With a public safety news release in mind, take a look at these alternative constructs that feature present tense leads and avoid the terrible, time-based trio:

  • No: At approximately 10:39 p.m. last night, officers responded to 123 Main Street in reference to a call of shots fired.
  • Yes: Officers are searching for a gunman who shot a woman to death late last night on Main Street.
  • No: Just before 9 this morning, officers were called to the 2100 block of West Avenue after a 911 caller reported a suspicious person in the area.
  • Yes: Investigators are interviewing neighbors and asking for tips about a suspicious person reported this morning in the 2100 block of West Avenue.
  • No: Right after arriving on the scene of a domestic dispute in the 100 block of Hampton Road, officers drew their service weapons in response to a man pointing a gun at them.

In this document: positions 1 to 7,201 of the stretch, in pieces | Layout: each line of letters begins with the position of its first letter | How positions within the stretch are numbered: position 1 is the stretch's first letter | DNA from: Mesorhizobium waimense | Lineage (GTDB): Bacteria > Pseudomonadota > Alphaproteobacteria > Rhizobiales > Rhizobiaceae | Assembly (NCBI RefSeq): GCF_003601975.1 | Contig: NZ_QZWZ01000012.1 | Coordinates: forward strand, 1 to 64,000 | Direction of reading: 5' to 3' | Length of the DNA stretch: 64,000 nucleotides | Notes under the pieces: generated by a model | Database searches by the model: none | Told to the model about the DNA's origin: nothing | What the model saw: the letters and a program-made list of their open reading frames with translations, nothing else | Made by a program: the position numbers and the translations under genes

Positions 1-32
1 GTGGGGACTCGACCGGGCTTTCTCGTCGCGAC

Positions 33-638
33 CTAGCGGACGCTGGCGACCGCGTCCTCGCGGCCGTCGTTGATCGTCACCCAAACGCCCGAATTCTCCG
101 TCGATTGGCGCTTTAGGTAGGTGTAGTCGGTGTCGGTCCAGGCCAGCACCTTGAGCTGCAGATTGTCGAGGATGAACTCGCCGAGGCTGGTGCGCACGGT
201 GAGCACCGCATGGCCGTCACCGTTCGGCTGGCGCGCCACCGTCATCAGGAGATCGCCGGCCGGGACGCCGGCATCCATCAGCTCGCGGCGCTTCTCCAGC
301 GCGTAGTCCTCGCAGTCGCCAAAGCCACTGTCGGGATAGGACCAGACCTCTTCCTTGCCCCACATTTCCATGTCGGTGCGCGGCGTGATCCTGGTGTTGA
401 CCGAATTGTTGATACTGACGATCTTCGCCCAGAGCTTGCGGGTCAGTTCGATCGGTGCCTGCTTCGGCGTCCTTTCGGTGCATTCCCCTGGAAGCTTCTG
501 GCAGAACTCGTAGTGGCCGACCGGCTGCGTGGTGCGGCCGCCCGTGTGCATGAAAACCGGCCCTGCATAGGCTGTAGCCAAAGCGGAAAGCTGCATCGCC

• Yes: Talks between police crisis negotiators and a man who pulled a gun on officers continue on the scene of what started this morning as a domestic dispute.

The “yes” leads above make the events current. They tell the audience what’s happening now. That’s nearly impossible to do when starting a news release with one of the three time-based phrases I suggest you avoid.

And, one last tip. Take a second look at the “yes” leads above. See what I did with the time-based phrases? I tucked them within the lead, rather than at the end. Working in phrases such as “this morning,” “last night,” “earlier today” and “yesterday” within the lead, rather than leaving them dangling at the end, makes your copy read better and more current.